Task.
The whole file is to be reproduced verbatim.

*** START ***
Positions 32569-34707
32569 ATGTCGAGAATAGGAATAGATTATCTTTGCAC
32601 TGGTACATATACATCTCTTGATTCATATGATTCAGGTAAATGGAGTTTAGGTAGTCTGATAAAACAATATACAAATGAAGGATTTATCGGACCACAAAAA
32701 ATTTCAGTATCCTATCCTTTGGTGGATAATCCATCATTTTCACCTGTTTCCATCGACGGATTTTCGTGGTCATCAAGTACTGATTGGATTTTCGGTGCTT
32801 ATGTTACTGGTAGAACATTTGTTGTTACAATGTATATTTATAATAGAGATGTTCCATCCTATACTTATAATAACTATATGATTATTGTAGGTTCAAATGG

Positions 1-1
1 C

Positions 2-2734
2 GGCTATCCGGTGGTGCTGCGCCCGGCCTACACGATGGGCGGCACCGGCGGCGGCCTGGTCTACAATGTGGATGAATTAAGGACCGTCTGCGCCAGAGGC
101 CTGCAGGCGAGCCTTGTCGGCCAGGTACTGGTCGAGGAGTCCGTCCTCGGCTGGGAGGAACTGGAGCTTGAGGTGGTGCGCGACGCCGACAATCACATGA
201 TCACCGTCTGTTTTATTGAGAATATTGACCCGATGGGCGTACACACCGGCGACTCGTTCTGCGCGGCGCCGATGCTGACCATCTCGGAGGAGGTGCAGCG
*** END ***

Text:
Positions 32569-34707
32569 ATGTCGAGAATAGGAATAGATTATCTTTGCAC
32601 TGGTACATATACATCTCTTGATTCATATGATTCAGGTAAATGGAGTTTAGGTAGTCTGATAAAACAATATACAAATGAAGGATTTATCGGACCACAAAAA
32701 ATTTCAGTATCCTATCCTTTGGTGGATAATCCATCATTTTCACCTGTTTCCATCGACGGATTTTCGTGGTCATCAAGTACTGATTGGATTTTCGGTGCTT
32801 ATGTTACTGGTAGAACATTTGTTGTTACAATGTATATTTATAATAGAGATGTTCCATCCTATACTTATAATAACTATATGATTATTGTAGGTTCAAATGG

Positions 1-1
1 C

Positions 2-2734
2 GGCTATCCGGTGGTGCTGCGCCCGGCCTACACGATGGGCGGCACCGGCGGCGGCCTGGTCTACAATGTGGATGAATTAAGGACCGTCTGCGCCAGAGGC
101 CTGCAGGCGAGCCTTGTCGGCCAGGTACTGGTCGAGGAGTCCGTCCTCGGCTGGGAGGAACTGGAGCTTGAGGTGGTGCGCGACGCCGACAATCACATGA
201 TCACCGTCTGTTTTATTGAGAATATTGACCCGATGGGCGTACACACCGGCGACTCGTTCTGCGCGGCGCCGATGCTGACCATCTCGGAGGAGGTGCAGCG